Follows a new couple and their families, who find themselves examining modern love and family dynamics amidst clashing cultures, societal expectations and generational differences.
Many would say, “If Eddie Murphy is a part of the film, sign me up!” Then you’d remember how the sequel to Coming To America (1988), Coming 2 America (2021), turned out and you might change your mind. Describing that film as a disappointing letdown is being nice. So when the trailer first landed for his next film, You People, you wouldn’t be crucified if you weren’t that excited. However, I still was, because it’s Eddie Murphy and he definitely has more wins than losses. In addition to that, he’s not the only star in this star-studded cast that’s gracing us with their presence, with talent ranging from Jonah Hill and Nia Long to Julia Louis-Dreyfus to name a few. They all came together in a wonderful romantic comedy that did its job quite well.
Everyone loves a great love story, and this one hit home in all the right places. That wouldn’t be possible if it weren’t for Johah Hill, who plays Ezra. This man is funny simply put, and the character he’s playing feels like his real-life self. Ezra is the type of man that says out loud what everyone is thinking. He is the type of character that will finish your sentences in an awkward moment to relieve the tension in the room. He’s also a bit socially awkward not knowing how to reply to a normal greeting in any setting. It’s nothing short of hilarious and Hill’s comedic timing is perfect for this role. He’s paired with Lauren London as Amira, and she’s absolutely gorgeous and increases her acting skills each time she’s on the big or small screen. Ezra and Amira’s initial meet-up in the film did come across as a stretch, but once the montage of their dating life kicked off it felt cute, genuine, and true. Ezra comes off as a man that knows his potential but will still swing for the fences if the opportunity arises. It’s like he’s thinking, “I’ll try my best,” which will always be respected.
When Akbar (Eddie Murphy) finally hits the screen his delivery did come off a little weird initially. It was difficult to believe the pro-Black hard exterior that he was trying to convey (even though the concept of being pro-Black is silly). You see, Ezra is in love with Amira (Akbar’s daughter) and he wants to gain the approval of the family. The trick is both sides of the family are from two completely different cultures where ideals are sure to clash. With this being somewhat of a remake of Guess Who’s Coming to Dinner (1967) in a more modernsetting, deep hardened laughs are sure to come and they do. So when Ezra and Akbar finally meet and are bouncing off of each other at the dinner table it was the type of comedic brilliance that should be in entertainment even more. Their characters addressed every perceived notion, existence, assumption, and stereotype that has been thrown around for years in the Black and/or Jewish communities. Some good, some bad, and all that’s in between were addressed actually by not only those two but the entire family bringing in Shelley (Julia Louis-Dreyfus), Fatima (Nia Long), and Arnold (David Duchovny).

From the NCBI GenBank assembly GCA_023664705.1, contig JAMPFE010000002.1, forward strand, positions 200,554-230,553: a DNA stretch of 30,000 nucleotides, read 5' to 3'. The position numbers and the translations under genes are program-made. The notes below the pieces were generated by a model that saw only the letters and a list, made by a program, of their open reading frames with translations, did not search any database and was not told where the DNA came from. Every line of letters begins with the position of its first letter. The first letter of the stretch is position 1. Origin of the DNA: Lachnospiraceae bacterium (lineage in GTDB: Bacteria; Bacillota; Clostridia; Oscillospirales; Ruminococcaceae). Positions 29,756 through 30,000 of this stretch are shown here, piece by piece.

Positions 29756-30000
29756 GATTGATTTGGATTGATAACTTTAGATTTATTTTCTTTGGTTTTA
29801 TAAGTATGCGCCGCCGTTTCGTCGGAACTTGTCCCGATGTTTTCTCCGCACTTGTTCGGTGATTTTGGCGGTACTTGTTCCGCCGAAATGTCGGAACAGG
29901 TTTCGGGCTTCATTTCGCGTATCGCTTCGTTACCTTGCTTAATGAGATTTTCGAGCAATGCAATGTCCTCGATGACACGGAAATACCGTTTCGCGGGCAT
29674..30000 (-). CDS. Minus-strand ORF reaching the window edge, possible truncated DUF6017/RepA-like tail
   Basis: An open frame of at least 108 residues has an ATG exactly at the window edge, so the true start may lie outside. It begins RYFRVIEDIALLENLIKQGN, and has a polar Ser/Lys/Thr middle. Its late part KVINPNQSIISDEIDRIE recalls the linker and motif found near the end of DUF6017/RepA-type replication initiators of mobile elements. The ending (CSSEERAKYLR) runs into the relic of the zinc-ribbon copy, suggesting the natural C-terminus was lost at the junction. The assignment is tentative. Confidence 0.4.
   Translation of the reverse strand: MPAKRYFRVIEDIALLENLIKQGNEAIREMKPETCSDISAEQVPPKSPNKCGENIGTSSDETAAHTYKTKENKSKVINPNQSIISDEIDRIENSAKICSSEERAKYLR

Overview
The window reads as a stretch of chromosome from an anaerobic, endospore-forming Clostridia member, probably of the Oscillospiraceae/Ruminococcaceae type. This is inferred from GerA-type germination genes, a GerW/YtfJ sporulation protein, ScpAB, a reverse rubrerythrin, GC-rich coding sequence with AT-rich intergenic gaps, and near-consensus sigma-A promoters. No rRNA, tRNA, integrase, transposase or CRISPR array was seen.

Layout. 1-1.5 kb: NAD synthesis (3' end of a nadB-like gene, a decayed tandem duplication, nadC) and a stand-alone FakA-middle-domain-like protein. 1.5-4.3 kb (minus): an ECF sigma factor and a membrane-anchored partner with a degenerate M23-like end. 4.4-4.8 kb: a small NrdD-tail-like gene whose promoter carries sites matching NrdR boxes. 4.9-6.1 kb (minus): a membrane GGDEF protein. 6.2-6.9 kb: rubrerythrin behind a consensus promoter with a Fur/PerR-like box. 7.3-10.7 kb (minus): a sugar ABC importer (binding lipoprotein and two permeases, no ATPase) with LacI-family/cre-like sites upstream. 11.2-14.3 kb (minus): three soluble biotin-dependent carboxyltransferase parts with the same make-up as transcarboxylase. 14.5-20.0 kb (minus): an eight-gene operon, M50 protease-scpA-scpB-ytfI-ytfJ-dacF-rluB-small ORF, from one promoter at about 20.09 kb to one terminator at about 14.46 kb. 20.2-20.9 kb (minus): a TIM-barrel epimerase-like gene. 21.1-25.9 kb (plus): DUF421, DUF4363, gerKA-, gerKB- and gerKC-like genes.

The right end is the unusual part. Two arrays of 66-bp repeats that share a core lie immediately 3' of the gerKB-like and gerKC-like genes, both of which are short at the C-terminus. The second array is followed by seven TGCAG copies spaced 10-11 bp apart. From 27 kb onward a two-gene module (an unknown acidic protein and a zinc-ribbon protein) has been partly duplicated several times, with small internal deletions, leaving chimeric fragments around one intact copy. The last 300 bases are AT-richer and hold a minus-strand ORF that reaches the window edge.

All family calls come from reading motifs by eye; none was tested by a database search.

In reality, there are endless layers of history between Blacks and Jews, and this film makes fun of it in the best way. I thought this was handled perfectly by director Kenya Barris with this also being his directorial debut. He knew exactly how to mesh the two worlds together in an unapologetic way to again address what many people are thinking, but are afraid to say. The film also took a deep dive into each culture on what’s important and how stereotypes and other assumptions about groups of people can come across as being extremely disrespectful when the intentions were the greatest. It’s always possible for someone to try to be the nice understanding person that is open to everything, but always approaching the situation the wrong way and that’s apparent during this film. Especially with the character of Shelley (Dreyfus). She was the textbook example of cringe in the most realistic way, while also being entertaining and fun.
From a creative standpoint, Barris did get a little carried away with the editing when he was transitioning between scenes. It’s like he found a new editing tool and was eager to see how it works and may have gone overboard with all the cuts, music, and bright vivid colors. It didn’t ruin the film, but it did stand out and could’ve been toned down just a bit. There are also a number of cameos that pop up in the film from the Jewish community, who have also addressed some of these cultural norms and differences in their own platforms of entertainment, which are a highlight as well. It was an overall great mix of everything you’d want to see.
I’m happy for director Kenya Barris as I feel he pulled this project off with flying colors. That’s great seeing that one of his last projects, #BlackAF, was an abysmal mess, this one may stand out for a lot longer than that creation. In today’s society communication and understanding are important. And while that can be difficult for some people it’s necessary and can make life much easier for us all if we make that attempt, and this film did a splendid job of pointing that out without it being too forceful or non-organic.